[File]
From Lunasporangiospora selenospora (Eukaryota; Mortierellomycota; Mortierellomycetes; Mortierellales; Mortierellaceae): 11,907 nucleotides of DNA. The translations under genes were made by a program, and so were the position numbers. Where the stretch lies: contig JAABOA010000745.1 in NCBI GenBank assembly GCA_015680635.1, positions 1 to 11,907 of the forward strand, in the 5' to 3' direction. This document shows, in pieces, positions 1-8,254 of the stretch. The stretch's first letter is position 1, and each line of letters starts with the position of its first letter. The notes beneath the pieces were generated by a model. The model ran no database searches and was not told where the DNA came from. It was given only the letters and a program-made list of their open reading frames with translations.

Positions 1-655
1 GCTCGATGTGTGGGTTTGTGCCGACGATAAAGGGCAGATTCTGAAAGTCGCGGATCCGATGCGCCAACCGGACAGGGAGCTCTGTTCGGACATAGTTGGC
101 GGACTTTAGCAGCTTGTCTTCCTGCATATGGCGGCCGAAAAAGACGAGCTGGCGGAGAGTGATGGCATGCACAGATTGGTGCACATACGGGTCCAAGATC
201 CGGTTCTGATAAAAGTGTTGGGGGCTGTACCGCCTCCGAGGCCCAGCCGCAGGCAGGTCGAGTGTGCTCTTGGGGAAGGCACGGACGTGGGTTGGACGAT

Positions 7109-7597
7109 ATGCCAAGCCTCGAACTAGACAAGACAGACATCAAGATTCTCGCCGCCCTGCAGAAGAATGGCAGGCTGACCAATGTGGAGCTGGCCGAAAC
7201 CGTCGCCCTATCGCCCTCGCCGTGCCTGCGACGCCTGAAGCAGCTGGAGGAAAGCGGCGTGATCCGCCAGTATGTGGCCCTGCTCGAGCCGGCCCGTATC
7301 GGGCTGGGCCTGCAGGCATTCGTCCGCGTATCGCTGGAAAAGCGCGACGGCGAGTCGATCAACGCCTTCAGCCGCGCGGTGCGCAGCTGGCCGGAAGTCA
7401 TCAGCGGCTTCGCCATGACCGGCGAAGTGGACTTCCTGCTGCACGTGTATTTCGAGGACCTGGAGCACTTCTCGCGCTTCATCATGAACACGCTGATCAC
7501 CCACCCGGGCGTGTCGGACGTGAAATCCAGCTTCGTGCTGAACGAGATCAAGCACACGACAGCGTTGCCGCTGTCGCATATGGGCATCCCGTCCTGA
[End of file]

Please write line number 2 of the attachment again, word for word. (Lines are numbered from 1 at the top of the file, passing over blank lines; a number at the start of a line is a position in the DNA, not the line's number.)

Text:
Positions 1-655